Charlotte Van den Broeck goes in search of buildings that were fatal to their architects—architects who either killed themselves or are rumored to have done so. They range across time and space from a church with a twisted spire in 17th-century France to a theater that collapsed mid-performance in 1920s Washington, DC, and an eerily sinking swimming pool in the author's hometown. Drawing on a vast range of material, from Hegel and Darwin to art history, stories from her own life, and popular culture, Van den Broeck brings patterns into focus as she asks, What is that strange, life-or-death connection between a creation and its creator?
Beguiling ... The author can stubbornly cling to her thesis, morbidly romanticizing like that goth friend in high school with a penchant for the Cure ... I have no idea where this book, translated gracefully from the Dutch by David McKay, will land in the Dewey Decimal System. The suicidal-architect conceit turns out to be something of a facade for a blend of memoir, travelogue and philosophical tract ... A strain of rumination runs through all her investigations ... In our moment of 'quiet quitting,' resistance to corporate domination and a conviction that capitalism is in decay, Bold Ventures does arrive as a timely interrogation of what, exactly, constitutes success — of how to live ... Her tiered confection is a small marvel: a monument to human beings continuing to reach for the skies, even after their plans dissolve in dust.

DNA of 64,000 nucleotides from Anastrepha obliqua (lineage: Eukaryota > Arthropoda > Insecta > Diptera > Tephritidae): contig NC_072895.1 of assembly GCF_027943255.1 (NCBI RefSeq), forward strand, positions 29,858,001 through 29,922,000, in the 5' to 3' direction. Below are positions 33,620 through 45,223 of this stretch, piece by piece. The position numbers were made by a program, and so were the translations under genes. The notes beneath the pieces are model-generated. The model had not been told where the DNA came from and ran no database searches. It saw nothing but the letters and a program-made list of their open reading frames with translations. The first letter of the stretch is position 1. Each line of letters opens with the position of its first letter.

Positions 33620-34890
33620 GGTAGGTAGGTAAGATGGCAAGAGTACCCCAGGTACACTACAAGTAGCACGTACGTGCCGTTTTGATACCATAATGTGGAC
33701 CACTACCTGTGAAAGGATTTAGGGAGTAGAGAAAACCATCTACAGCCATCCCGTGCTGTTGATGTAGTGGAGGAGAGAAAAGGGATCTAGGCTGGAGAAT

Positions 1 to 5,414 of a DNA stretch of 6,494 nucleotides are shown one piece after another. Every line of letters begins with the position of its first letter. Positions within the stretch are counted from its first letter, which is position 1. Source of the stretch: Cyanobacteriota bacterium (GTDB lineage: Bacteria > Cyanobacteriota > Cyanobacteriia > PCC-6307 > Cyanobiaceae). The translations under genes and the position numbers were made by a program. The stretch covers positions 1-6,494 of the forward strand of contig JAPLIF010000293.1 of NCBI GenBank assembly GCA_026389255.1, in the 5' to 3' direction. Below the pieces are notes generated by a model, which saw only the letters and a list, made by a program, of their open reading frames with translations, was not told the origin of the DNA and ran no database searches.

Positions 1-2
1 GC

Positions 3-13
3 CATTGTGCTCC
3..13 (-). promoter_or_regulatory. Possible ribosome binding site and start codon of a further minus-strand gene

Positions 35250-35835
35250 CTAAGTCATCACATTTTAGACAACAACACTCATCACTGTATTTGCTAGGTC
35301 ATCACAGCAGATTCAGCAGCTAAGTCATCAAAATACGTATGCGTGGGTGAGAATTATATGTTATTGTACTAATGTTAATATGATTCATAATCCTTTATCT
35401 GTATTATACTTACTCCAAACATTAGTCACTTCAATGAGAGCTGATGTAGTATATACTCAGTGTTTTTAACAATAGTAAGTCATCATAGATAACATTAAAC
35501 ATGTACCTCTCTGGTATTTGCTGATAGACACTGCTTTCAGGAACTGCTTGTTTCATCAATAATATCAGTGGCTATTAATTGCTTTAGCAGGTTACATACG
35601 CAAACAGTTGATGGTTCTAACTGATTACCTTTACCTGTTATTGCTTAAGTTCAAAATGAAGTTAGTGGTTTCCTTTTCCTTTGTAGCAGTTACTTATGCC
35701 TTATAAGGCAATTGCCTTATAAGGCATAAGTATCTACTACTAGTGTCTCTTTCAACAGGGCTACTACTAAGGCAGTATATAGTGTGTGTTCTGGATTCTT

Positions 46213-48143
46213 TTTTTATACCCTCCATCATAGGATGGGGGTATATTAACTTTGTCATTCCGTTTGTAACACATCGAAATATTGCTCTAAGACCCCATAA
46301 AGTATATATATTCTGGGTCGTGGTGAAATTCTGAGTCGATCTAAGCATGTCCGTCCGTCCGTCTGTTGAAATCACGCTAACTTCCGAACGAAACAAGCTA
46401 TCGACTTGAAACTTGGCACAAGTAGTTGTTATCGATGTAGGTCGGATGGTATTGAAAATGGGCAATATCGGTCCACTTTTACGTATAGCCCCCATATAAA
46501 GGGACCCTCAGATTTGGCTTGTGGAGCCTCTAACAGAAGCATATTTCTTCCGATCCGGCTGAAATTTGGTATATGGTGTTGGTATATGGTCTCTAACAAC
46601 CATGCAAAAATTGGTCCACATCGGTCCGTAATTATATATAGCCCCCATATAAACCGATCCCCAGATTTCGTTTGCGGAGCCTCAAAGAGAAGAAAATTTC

Van den Broeck spent three years visiting 13 different 'sites of failure' ... 'My goal was to rehabilitate those architects,' writes Van den Broeck ... It is an ambitious undertaking that pays off in surprising ways ... Van den Broeck revisits these and other architectural sites of tragedy...in astonishingly vivid detail, employing a mixture of autobiography, historical novel, essay, and diary. Her writing is often painfully intimate, to the point that she begins to over-identify with these tragic destinies.
Nearly half the stories Van den Broeck uncovers similarly dissolve away. The death in question happened later, or as a consequence of bereavement, or for reasons that cannot truly be pieced together (little is said here about mental ill-health or early life adversity) ... Slowly, it becomes clear that this isn’t really a book about architecture at all. The central character isn’t Francesco Borromini...but rather Van den Broeck herself. The subject isn’t twisted church towers and sinking swimming pools so much as a melodramatic and hyper-personal topography of creativity ... Never mind the hundreds of thousands of artists whose work does not destroy them but serves as a source of pleasure and joy. Surely the ones who die in misery, flat broke, reveal the truth of creativity’s sinister contract ... Lest all this sound too glum, it’s a road trip, too ... There’s no law against finding yourself interesting. The real structural flaw here – a misplaced strut, a failure to calculate load-bearing capacity – is to do with a kind of imaginative overreach. As the desire to build a romance of creativity exceeds Van den Broeck’s interest in her real cast, their status as props becomes uncomfortably clear ... There’s such a thing as too much creativity, I guess.